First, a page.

"I am really excited to learn more about these interesting creatures (cicada killers). I read something earlier today that suggested that mulched areas might not be as attractive to them as sandy areas... if this is true, it will be very helpful to many of my callers. I just finished reading the Featured Creatures file which agrees abut the mulch issue. It also suggests that labeled insecticides can be applied to the nesting sites to kill the wasps. I would wonder what what that would be... insecticides labeled for wasps or lawns? Anyway, having this file available online will be very helpful in convincing alarmed callers that this insect maybe ain't so bad after all. I do appreciate your kindness writing this up for us Dr. Stange, I promise to put it to good use! Thanks again!!!" - JoAnn Hoffman, Urban Horticulture Program Assistant, Hillsborough County Cooperative Extension Service, Florida


"I sure hope I have the right Edwards. G.B. Edwards??? is whom I'm searching for to give a big thank you. You see, last night after coming home from a late movie I walked up my walk-way towards the front door of my home and had to stop dead in my tracks due to a "spider crossing". I don't know how my attention was caught but somehow my focus beamed in on a spider hanging in mid air about chest level. I have never seen a spider like this, and stood in the dark admiring the web before I decided to go inside to grab a flashlight so as to get a better view. I want to say thank you for your help in identifying this unknown spider as a tropical orb weaver. It is your identification page on the Featured Creatures page that helped me to learn more about my new neighbor. I just wanted to let you know that I found the information useful and fun to investigate." - Jesse Ratkey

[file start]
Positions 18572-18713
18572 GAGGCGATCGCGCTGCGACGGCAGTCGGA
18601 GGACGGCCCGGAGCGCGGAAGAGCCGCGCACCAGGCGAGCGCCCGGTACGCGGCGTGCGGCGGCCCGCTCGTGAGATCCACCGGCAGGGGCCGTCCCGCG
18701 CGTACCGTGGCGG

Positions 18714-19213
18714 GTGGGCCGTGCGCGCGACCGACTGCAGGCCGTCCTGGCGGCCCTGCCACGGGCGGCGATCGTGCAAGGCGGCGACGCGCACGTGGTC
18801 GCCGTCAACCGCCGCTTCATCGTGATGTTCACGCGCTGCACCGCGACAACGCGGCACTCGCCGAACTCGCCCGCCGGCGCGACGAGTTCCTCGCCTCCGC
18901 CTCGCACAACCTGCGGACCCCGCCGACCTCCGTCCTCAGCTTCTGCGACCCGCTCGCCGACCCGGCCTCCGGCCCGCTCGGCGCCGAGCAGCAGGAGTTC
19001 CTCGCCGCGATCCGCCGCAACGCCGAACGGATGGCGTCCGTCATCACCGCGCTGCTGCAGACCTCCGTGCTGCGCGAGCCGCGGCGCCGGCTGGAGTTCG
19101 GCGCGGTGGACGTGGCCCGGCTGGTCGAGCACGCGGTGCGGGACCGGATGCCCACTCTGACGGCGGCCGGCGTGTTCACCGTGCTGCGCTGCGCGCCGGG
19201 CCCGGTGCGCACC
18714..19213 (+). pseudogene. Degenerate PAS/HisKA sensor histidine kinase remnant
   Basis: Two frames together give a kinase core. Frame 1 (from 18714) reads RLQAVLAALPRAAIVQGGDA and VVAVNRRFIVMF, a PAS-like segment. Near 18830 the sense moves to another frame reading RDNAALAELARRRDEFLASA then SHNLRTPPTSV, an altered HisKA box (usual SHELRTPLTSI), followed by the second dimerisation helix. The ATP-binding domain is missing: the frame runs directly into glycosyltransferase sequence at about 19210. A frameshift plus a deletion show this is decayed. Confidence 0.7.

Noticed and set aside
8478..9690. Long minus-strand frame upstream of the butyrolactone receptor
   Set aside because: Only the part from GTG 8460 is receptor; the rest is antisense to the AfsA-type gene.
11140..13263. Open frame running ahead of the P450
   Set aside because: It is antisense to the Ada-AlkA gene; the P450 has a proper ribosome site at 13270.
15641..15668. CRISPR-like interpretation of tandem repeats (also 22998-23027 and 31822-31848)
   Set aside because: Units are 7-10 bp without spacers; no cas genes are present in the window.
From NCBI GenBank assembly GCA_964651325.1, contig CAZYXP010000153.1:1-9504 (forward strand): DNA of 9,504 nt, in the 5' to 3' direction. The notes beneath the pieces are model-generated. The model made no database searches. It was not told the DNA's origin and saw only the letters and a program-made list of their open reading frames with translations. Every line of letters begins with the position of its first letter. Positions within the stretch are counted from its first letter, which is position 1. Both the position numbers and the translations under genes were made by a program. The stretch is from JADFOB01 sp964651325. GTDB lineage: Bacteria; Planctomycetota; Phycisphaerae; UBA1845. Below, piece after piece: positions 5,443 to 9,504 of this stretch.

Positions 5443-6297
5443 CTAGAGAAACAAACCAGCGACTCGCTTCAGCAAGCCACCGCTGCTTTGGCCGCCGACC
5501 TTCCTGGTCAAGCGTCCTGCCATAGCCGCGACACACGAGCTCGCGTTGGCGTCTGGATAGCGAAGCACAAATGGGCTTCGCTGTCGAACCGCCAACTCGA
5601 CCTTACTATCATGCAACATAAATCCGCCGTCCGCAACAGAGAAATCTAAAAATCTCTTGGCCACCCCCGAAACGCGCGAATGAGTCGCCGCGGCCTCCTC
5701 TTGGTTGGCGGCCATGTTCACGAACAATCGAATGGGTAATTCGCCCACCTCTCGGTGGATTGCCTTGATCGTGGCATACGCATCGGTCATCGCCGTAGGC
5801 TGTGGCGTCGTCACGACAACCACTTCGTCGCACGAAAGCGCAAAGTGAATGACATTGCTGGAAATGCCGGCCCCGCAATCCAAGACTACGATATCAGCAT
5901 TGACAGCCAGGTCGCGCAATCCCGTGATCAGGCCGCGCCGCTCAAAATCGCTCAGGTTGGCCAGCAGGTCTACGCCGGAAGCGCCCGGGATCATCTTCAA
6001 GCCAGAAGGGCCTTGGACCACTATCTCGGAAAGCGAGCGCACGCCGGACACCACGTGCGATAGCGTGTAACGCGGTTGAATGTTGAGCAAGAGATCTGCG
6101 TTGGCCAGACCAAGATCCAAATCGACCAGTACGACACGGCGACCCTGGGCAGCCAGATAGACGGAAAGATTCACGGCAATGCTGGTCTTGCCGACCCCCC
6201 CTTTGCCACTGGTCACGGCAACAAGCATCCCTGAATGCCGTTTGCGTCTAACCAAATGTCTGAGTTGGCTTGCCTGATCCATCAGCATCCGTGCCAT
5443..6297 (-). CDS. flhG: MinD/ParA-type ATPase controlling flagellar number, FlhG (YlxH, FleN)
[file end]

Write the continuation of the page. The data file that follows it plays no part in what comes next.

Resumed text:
"Thank you for your most informative web site on the common house fly." - Michelle Knevel, Department of Surgery, Hamilton Health Sciences, Ontario, Canada


"This is great! Thanks for your efforts." - Barbra Bloetscher, Ohio State University, after receiving an announcement that the Featured Creatures file on the Indianmeal moth was updated with significantly revised text and a number of new photographs.